Probiotics are live bacteria that may confer a health benefit on the host.
In the past, there were other definitions of probiotics. The first use of the word “Probiotic” as microorganisms that have effects on other microorganism was accredited to Lilly and Stilwell (1965), expressed as follows: Substances secreted by one microorganism that stimulate another microorganism.
Again, the term was used in 1971 by Sperti to describe tissue extracts which stimulated microbial growth. The word was later described by Parker in 1974 who advanced the meaning of the term by adding the word organisms to the definition, thereby describing probiotics as “Organisms and substances that have a beneficial effect on the host animal by contributing to its intestinal microbial balance”.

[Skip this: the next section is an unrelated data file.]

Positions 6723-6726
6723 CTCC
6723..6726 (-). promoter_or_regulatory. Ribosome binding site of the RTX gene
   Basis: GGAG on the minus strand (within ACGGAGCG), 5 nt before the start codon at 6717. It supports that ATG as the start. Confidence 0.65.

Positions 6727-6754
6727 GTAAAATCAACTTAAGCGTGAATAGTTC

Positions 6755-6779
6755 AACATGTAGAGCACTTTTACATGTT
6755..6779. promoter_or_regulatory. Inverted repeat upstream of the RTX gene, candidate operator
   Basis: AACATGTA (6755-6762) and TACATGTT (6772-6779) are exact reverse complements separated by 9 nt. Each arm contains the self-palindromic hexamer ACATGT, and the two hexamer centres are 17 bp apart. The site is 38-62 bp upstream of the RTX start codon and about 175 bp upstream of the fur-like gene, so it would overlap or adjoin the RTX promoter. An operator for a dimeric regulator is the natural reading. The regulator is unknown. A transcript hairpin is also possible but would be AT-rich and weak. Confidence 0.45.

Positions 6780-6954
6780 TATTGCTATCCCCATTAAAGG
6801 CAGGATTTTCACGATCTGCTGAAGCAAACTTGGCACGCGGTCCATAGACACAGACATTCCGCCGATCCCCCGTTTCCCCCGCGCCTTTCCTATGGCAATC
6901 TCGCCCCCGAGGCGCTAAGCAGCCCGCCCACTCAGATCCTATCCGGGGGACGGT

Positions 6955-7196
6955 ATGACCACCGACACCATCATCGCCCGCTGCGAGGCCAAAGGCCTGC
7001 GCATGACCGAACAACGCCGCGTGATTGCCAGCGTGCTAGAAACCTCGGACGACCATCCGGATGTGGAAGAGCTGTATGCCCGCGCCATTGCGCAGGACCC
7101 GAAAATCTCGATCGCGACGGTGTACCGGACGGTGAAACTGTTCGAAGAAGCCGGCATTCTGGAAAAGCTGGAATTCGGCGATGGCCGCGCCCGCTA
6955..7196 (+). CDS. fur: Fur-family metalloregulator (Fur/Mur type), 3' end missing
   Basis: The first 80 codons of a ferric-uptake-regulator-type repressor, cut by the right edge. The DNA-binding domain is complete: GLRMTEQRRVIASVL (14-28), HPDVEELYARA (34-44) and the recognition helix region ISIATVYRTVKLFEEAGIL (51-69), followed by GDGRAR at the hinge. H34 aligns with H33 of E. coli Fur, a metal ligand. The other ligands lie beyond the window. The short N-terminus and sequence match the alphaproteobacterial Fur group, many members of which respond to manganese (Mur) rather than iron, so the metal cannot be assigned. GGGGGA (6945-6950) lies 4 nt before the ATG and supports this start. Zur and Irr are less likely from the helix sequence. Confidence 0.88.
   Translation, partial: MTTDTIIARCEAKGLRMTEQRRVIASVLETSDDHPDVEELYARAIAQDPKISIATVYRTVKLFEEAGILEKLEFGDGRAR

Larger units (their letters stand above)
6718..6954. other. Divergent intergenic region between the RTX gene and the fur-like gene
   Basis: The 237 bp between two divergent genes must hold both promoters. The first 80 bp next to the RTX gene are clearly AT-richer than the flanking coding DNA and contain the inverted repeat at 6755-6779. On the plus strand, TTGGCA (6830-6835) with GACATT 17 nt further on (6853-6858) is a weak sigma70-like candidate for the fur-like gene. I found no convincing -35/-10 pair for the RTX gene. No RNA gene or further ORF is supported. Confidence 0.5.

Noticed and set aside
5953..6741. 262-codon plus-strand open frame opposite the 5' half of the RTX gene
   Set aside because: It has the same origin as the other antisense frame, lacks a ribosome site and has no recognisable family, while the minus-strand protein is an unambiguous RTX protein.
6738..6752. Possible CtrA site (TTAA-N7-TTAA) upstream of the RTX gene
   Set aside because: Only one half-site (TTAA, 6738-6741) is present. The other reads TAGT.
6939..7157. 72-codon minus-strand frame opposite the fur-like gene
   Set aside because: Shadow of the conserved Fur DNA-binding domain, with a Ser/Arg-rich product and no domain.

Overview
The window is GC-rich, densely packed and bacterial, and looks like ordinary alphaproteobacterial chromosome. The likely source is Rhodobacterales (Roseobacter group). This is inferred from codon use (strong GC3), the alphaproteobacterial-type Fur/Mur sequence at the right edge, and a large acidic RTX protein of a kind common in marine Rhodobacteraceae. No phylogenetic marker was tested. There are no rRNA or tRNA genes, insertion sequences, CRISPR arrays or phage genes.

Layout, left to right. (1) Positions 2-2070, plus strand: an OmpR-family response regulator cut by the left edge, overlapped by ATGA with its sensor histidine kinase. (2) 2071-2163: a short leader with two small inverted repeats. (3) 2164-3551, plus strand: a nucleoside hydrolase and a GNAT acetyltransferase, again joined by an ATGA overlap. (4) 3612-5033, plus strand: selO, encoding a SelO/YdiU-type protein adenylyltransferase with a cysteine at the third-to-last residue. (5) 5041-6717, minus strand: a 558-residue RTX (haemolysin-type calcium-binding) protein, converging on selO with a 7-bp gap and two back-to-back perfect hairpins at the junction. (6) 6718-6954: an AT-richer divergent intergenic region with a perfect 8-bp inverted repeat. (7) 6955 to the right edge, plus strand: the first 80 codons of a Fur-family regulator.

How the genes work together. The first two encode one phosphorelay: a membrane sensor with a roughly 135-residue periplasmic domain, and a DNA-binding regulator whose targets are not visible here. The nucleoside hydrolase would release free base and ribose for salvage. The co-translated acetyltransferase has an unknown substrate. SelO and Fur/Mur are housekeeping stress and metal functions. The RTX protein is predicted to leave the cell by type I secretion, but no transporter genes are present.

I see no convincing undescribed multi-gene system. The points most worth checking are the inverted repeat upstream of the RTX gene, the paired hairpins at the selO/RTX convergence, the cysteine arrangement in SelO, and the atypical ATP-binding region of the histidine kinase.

Later, the definition was greatly improved by Fuller in 1989, whose explanation was very close to the definition used today. Fuller in 1989 described probiotics as “live microbial feed supplement which beneficially affects the host animal by improving its intestinal microbial balance”.
He stressed two important facts of probiotics: the viable nature of probiotics and the capacity to help with intestinal balance. Alternative expert review indicates there is insufficient scientific evidence for supplemental probiotics having a benefit.
Lactic acid bacteria (LAB) and bifidobacteria are the most common types of microbes used as probiotics, but certain yeasts and bacilli may also be used.
Probiotics are commonly consumed as part of fermented foods with specially added active live cultures, such as in yogurt, soy yogurt, or as dietary supplements.
Probiotics are also delivered in fecal transplants, in which stool from a healthy donor is delivered like a suppository to an infected patient.
We ALL are ONE!! Be proactive for your health!!